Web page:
TikTok got popular as a platform for dances and funny skits but has since evolved. Now it’s a place for learning about everything from how to write your first book to what the smartest money moves are in a down economy. Creators from every walk of life use TikTok to share their knowledge. But now, legislators across the country are discussing–and implementing–bans on the social media platform.
The thought of a “ban” can be justifiably terrifying. Especially for those whose livelihoods and audiences have been built on the platform. But when you get down to the nitty-gritty of the legislation, it’s not a doomsday scenario, yet.
What actually is prohibited under the TikTok bans?
You’ve probably seen headlines talking about TikTok bans. But unless you’ve taken a deeper look you might not know what actually is being banned. President Joe Biden signed a TikTok ban into law in December after it passed through Congress. A move that followed state legislators that had already passed similar pieces of legislation. But the bans only apply to government employees, government devices and in some cases, government wireless networks.
So, it’s no big deal for most people who use TikTok personally or for their business. If you’re at home on your personal cell phone using TikTok for personal or business reasons you probably aren’t breaking any rules. However, if you’re a government employee, it’s best to discuss the situation with your manager. Even if you’re running a personal account–to avoid any headaches later.
Colleges and universities
Along with federal and state bans, some colleges and universities have implemented bans of their own. More than a dozen major universities, including the University of Texas, Austin, have banned TikTok. And on some campuses, those restrictions apply to the wireless network, as is the case at Arkansas State University. This has prohibited users from accessing the mobile application on their phone if they’re logged into the campus wireless network even if they’re using their personal devices.
Why do people want to ban TikTok?
There’s bipartisan support in Congress for banning TikTok. And the main argument centers around the potential threat to national security that TikTok may pose. The app is owned by ByteDance, a Chinese tech giant. And in 2019, the Committee on Foreign Investment in the United States started an investigation into potential risks. ByteDance has been accused of accessing TikTok users’ data, including monitoring the specific locations of Americans.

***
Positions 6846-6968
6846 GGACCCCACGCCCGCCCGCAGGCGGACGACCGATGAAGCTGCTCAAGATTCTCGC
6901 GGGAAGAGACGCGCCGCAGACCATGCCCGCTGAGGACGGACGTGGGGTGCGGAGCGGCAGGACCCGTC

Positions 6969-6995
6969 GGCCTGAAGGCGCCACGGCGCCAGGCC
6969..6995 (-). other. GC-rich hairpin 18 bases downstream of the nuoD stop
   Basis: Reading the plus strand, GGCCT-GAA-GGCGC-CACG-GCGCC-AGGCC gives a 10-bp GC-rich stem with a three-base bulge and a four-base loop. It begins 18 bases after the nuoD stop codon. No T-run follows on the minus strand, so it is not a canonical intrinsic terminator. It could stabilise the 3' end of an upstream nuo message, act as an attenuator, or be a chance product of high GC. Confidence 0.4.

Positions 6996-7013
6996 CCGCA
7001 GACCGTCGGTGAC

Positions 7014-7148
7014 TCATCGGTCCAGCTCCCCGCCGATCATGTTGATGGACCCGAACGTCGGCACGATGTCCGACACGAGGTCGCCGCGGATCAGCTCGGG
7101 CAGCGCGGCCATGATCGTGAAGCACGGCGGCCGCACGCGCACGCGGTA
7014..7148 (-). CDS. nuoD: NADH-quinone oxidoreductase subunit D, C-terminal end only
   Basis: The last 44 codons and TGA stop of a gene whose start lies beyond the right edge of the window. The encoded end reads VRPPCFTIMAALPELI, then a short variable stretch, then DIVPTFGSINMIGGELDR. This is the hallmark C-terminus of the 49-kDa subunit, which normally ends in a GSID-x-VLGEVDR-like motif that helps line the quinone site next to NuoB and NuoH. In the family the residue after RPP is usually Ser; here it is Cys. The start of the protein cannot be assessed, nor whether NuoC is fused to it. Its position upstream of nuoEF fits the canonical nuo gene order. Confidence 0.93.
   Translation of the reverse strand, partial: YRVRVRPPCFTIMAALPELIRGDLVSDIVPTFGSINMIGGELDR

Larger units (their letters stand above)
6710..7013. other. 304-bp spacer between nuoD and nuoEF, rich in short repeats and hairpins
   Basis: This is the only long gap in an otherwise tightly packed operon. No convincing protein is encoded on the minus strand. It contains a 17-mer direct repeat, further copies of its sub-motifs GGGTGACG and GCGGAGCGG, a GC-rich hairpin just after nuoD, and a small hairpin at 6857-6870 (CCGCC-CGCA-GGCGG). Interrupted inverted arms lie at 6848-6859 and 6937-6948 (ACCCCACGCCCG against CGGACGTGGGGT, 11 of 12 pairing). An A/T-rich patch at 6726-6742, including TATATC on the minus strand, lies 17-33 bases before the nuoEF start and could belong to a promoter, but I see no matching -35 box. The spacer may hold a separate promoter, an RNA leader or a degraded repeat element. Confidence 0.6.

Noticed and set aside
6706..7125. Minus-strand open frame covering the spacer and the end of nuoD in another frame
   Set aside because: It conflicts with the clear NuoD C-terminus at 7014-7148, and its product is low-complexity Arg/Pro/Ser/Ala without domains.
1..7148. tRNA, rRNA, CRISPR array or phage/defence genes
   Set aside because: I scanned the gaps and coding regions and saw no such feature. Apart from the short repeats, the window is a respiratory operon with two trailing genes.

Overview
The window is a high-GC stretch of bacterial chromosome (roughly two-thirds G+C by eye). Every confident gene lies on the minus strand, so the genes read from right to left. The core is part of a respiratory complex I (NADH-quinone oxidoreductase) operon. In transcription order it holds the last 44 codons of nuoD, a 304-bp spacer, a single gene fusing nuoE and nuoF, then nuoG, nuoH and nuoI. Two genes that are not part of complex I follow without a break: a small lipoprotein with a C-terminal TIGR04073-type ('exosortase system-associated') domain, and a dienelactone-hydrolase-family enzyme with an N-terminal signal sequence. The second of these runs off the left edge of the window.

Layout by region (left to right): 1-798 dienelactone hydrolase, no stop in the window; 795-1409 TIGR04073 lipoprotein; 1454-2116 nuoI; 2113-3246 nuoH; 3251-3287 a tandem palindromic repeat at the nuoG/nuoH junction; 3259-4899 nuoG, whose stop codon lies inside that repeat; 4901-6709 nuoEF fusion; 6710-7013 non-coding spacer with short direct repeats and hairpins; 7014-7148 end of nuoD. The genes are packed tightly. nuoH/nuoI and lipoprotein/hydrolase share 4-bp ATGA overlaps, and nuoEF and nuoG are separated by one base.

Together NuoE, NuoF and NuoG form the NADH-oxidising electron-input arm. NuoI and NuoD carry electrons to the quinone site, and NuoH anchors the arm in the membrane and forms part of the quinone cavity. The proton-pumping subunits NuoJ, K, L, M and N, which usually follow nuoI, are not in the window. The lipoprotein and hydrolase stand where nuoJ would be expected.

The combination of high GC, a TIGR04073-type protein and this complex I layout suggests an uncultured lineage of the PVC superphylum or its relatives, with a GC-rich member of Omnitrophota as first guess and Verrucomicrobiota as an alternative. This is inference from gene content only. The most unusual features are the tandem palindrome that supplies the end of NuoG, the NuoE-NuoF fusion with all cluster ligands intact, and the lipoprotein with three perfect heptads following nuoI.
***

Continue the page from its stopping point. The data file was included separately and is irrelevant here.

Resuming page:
Legislators are predominately concerned that the Chinese government could use the app to suppress criticism and influence elections. ByteDance denied accusations that another of its apps, TopBuzz, promoted pro-China messages to U.S. citizens.
Will there be a more strict TikTok ban?
TikTok has more than 1 billion global users. This raises the question of whether it’s too big to shut down completely. A total ban on the platform could be the end of one income stream for content creators. And a ban would reduce access to educational and entrepreneurial opportunities. Bans on college campuses have caused pushback from students. Indicating that a more stringent ban could cause further backlash.
The Biden administration is in talks with TikTok on a data security deal that TikTok said would address security concerns. The company met several of the Biden administration’s initial requests and the company expressed confidence that a “timely” agreement could be reached.
However, legislators in Congress have argued for an outright ban on the app. And in November Republican FCC Commissioner Brendan Carr told Axios that he didn’t see a path forward without a ban. While an outright ban is possible, it would mean angering a significant portion of the population and one that’s becoming an increasingly important voting bloc.
So, for now, TikTok is mostly safe.